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Samwu could declare dispute with Salga over continuing wage talks

In this file picture, Samwu members march to Tshwane House to demand salary/wage increases. Picture: Jacques Naude/African News Agency (ANA)

In this file picture, Samwu members march to Tshwane House to demand salary/wage increases. Picture: Jacques Naude/African News Agency (ANA)

Published Jun 8, 2021

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Johannesburg - The SA Municipal Workers Union (Samwu) could declare a dispute with the SA Local Government Association (Salga) should facilitators fail to break the current stalemate in the wage talks between the two parties.

Last week marked the last round of negotiations following many rounds since March, wherein the unions presented demands to Salga which represents the country’s 257 municipalities and their entities.

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Samwu spokesperson Papikie Mohale said the unions were waiting for a proposal from facilitators on what they should settle for.

The unions were originally asking for a R4 000 salary increase, a R3 500 housing allowance, and six months paid maternity leave among other demands, but they had to fall back on their original demands because Salga had apparently drawn a line on what could be offered.

“There are no more negotiations, what is left is the facilitators’ proposal and we will respond whether we agree or not,” he said.

Mohale warned that should the proposal be unacceptable to the union, it could declare a dispute.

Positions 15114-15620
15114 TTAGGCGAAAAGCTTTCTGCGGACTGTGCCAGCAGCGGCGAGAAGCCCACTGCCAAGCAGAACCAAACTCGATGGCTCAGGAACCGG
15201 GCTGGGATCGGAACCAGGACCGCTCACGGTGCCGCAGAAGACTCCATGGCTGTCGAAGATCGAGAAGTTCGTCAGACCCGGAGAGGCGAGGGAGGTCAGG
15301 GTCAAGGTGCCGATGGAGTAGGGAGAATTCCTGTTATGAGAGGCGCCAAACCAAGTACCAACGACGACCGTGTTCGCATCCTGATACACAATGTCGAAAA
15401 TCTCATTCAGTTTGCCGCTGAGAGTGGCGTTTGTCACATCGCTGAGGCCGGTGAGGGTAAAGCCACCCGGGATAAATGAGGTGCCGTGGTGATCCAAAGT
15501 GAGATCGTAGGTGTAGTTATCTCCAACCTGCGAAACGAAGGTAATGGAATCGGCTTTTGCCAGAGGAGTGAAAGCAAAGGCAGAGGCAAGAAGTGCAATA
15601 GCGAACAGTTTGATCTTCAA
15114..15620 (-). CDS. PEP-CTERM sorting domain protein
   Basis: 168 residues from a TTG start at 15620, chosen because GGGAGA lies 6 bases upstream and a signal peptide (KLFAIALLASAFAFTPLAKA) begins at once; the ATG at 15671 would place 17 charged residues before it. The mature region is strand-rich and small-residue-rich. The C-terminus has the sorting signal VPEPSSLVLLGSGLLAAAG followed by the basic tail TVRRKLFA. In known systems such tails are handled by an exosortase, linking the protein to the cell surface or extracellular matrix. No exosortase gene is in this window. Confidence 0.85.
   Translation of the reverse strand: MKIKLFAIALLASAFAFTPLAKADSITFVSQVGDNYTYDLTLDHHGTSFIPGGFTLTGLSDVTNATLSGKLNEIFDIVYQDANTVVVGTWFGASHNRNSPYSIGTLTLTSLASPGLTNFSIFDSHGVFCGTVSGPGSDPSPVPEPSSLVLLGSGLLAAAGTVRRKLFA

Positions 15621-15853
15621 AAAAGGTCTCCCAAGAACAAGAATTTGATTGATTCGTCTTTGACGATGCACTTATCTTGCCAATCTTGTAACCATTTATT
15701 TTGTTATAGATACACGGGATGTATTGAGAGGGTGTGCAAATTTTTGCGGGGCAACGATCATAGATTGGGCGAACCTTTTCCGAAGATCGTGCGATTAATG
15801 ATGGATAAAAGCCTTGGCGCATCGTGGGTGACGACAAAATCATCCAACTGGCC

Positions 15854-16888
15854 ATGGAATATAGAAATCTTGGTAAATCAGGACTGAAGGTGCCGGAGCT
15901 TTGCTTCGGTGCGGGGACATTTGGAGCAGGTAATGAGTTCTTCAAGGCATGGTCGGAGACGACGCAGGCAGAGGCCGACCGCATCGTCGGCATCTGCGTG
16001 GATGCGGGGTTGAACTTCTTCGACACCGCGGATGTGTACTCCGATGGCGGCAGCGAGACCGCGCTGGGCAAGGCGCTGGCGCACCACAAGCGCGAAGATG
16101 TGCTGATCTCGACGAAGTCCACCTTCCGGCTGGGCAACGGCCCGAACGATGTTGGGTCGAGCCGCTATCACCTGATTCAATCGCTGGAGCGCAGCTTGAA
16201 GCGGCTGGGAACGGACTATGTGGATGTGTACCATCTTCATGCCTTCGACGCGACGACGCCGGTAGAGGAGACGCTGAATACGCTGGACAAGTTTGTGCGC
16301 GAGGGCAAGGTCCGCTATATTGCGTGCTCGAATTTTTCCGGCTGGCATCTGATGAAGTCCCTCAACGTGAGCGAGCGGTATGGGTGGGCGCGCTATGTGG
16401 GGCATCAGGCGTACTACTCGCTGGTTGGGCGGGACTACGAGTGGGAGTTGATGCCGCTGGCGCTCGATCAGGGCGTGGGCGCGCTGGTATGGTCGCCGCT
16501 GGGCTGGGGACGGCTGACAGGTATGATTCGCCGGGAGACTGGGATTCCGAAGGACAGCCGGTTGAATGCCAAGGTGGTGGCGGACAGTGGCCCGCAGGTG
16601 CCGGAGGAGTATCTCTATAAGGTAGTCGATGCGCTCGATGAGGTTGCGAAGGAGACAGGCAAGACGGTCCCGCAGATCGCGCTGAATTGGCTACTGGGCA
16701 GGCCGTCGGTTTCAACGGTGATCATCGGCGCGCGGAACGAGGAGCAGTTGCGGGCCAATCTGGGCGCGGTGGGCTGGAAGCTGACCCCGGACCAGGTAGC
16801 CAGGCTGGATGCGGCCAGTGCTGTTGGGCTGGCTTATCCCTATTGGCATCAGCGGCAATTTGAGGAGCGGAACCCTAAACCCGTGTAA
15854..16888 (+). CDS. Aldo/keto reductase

Mohale said unions were now talking to Salga through facilitators. Samwu would decide at a planned national executive committee (NEC) meeting this Friday whether to accept the facilitators’ proposal.

He did not want to discuss how much the unions had had to fall back regarding their original demands.

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“Throughout the negotiations, Samwu has continued to negotiate in good faith while the employer had sought to turn these negotiations to collective begging. They want labour to literally beg for decent increases,” he said.

Mohale said the union was shocked by a statement from Salga stating that things were going well between unions and the employer in the national negotiations.

“To make matters worse, from the first day of negotiations, Salga drew a line in the sand for us, indicating that there are certain issues which they are not willing to compromise on.

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“The association indicated clearly to labour that they would only offer an increase that is below inflation and that workers’ benefits would be frozen,” he said.

Mohale said Samwu held a special NEC meeting which received and consolidated reports from provinces on the last offer made by Salga at the bargaining council.

“Workers totally rejected the offer that was made by Salga. In fact, workers felt insulted and ridiculed by their employer whom they have diligently served and ensured the continuity of service delivery.

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“These are the same workers who responded to the call made by government to ensure that during the pandemic, crucial municipal services are delivered amid the pandemic,” Mohale said.

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